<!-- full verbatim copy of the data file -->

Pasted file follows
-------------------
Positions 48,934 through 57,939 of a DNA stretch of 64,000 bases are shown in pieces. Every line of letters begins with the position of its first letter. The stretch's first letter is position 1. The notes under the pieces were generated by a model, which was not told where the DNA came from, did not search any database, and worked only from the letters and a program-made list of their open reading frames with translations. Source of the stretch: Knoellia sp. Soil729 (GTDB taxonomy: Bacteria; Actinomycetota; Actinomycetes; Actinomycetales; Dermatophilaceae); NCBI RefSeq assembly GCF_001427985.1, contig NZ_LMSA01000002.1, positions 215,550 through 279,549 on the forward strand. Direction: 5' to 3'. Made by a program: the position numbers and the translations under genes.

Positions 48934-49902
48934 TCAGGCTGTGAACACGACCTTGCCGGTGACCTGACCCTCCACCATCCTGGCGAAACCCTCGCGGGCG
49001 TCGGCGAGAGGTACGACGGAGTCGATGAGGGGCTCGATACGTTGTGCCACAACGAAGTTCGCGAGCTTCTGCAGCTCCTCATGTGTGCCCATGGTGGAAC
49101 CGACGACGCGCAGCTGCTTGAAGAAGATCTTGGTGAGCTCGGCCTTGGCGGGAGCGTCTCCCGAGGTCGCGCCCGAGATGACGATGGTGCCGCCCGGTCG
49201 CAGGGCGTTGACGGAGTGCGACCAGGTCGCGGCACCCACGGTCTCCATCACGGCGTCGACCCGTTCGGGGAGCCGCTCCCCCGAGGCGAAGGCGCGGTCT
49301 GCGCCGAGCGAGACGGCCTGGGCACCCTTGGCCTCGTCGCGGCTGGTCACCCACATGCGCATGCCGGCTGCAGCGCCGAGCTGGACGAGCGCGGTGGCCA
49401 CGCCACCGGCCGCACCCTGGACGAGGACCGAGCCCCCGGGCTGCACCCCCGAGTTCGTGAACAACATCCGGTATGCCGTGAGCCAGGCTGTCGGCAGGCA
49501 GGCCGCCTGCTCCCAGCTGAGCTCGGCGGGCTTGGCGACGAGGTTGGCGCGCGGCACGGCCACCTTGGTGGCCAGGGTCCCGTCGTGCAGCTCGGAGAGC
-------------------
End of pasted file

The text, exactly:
Positions 48,934 through 57,939 of a DNA stretch of 64,000 bases are shown in pieces. Every line of letters begins with the position of its first letter. The stretch's first letter is position 1. The notes under the pieces were generated by a model, which was not told where the DNA came from, did not search any database, and worked only from the letters and a program-made list of their open reading frames with translations. Source of the stretch: Knoellia sp. Soil729 (GTDB taxonomy: Bacteria; Actinomycetota; Actinomycetes; Actinomycetales; Dermatophilaceae); NCBI RefSeq assembly GCF_001427985.1, contig NZ_LMSA01000002.1, positions 215,550 through 279,549 on the forward strand. Direction: 5' to 3'. Made by a program: the position numbers and the translations under genes.

Positions 48934-49902
48934 TCAGGCTGTGAACACGACCTTGCCGGTGACCTGACCCTCCACCATCCTGGCGAAACCCTCGCGGGCG
49001 TCGGCGAGAGGTACGACGGAGTCGATGAGGGGCTCGATACGTTGTGCCACAACGAAGTTCGCGAGCTTCTGCAGCTCCTCATGTGTGCCCATGGTGGAAC
49101 CGACGACGCGCAGCTGCTTGAAGAAGATCTTGGTGAGCTCGGCCTTGGCGGGAGCGTCTCCCGAGGTCGCGCCCGAGATGACGATGGTGCCGCCCGGTCG
49201 CAGGGCGTTGACGGAGTGCGACCAGGTCGCGGCACCCACGGTCTCCATCACGGCGTCGACCCGTTCGGGGAGCCGCTCCCCCGAGGCGAAGGCGCGGTCT
49301 GCGCCGAGCGAGACGGCCTGGGCACCCTTGGCCTCGTCGCGGCTGGTCACCCACATGCGCATGCCGGCTGCAGCGCCGAGCTGGACGAGCGCGGTGGCCA
49401 CGCCACCGGCCGCACCCTGGACGAGGACCGAGCCCCCGGGCTGCACCCCCGAGTTCGTGAACAACATCCGGTATGCCGTGAGCCAGGCTGTCGGCAGGCA
49501 GGCCGCCTGCTCCCAGCTGAGCTCGGCGGGCTTGGCGACGAGGTTGGCGCGCGGCACGGCCACCTTGGTGGCCAGGGTCCCGTCGTGCAGCTCGGAGAGC